A parametric coronary bifurcation model that represents the LAD with its first diagonal branch was created using the open-source software PyFormex ( (Fig. 1a). The model has a proximal main branch (PMB) diameter of 3.30 mm [18]. The diameters of the distal main branch (DMB) and the SB obeyed Finet’s law [19] and they were set as 2.77 mm and 2.10 mm, respectively. Three different distal angles (α; 40°, 55°, and 70°) were chosen according to the studies by Onuma et al. [20] and Godino et al. [21]. The PMB to DMB angle (β) was set to 150° [21]. The PMB segment length (from the inlet cross-section to the stenosis starting point) is equal to eight diameters, i.e. 26.4 mm. This value is in accordance with the measurements by Yamamoto et al. for the human proximal LAD segment, in which a length of 26.6 ± 9.3 mm was measured (n = 101) [22]. The bifurcation model is characterized by a stenosis affecting all segments of the bifurcation: the PMB, DMB, and SB. A diameter stenosis of 60 % was chosen for the PMB and DMB, while the SB diameter stenosis varied among the different experiments in the clinical range (i.e. 40, 60, and 80 %) [23]. Consequently, these bifurcation stenoses represent 1,1,0 or 1,1,1 bifurcation lesions according to the Medina classification [24], which assigns a binary value (1, 0) to each of the three portions of the bifurcation (i.e. PMB, DMB, and SB) depending on whether they have more than (1) or less than (0) 50 % lesion. The lesions are eccentric with the plaque located in the inner arc of coronary vessels where low wall shear stress was present as a consequence of the vessel curvature (Fig. 1b). This modelling feature follows the findings by Iwami et al. [25]. The total lesion length was set to 12 mm for both branches, consistent with what was previously found in 1028 patients [26]. In order to take into account the curvature of the bifurcation due to the presence of the heart, the model was placed on a sphere with radius of 56.25 mm [27] which corresponds to a curvature ratio (i.e. vessel radius/radius of curvature) of 0.03. This value was in the range (0.02–0.50) as previously reported for the left coronary tree [2830].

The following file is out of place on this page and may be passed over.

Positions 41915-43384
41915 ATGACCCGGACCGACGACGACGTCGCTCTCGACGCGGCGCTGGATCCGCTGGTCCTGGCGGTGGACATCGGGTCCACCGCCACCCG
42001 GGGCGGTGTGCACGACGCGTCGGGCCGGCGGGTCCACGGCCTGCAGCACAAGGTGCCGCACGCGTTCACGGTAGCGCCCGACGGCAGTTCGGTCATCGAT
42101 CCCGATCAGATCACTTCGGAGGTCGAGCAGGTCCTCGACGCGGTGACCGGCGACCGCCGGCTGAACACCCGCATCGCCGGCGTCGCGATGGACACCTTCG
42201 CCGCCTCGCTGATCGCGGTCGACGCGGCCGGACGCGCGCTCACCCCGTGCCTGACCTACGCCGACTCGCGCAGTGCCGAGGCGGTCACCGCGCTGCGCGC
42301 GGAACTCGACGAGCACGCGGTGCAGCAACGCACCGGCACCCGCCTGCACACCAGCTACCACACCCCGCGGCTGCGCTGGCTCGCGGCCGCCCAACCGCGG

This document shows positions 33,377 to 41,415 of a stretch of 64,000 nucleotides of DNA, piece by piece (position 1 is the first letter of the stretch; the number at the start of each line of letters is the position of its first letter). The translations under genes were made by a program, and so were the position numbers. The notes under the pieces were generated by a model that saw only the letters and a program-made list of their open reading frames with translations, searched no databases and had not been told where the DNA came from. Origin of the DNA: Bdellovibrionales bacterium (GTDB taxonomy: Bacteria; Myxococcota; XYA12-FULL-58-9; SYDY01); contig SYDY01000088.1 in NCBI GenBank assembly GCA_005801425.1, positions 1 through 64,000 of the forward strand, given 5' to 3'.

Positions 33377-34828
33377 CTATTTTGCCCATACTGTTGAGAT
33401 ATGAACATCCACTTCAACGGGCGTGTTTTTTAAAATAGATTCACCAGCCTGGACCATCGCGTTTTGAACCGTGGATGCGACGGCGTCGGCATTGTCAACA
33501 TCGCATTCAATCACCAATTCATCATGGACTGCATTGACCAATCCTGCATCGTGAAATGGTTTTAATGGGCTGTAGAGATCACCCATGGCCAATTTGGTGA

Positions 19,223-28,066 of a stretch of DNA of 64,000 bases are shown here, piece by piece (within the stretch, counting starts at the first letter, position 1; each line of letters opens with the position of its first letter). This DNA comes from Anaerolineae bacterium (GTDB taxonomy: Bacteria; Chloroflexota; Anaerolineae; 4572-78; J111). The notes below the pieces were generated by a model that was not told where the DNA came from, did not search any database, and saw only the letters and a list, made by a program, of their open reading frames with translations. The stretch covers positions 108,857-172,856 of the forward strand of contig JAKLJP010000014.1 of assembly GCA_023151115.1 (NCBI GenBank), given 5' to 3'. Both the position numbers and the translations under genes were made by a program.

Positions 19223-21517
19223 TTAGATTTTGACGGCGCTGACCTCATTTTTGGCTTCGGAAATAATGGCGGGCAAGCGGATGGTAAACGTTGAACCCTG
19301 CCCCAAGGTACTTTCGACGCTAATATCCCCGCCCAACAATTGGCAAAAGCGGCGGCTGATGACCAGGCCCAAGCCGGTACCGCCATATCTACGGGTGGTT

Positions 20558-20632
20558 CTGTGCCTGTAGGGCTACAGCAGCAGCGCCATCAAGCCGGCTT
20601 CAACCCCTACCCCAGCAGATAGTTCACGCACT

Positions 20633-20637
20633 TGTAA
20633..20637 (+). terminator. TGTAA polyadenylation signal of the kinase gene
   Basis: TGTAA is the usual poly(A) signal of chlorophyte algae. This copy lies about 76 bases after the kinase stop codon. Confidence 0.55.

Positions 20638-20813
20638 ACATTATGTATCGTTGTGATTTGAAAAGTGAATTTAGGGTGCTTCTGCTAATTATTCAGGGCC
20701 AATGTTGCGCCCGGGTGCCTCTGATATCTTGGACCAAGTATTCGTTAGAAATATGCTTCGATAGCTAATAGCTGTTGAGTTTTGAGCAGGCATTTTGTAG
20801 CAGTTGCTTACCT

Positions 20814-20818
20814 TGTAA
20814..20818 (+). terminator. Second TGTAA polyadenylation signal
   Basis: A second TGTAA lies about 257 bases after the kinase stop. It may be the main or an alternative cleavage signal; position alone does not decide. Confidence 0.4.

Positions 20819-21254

Fig. 1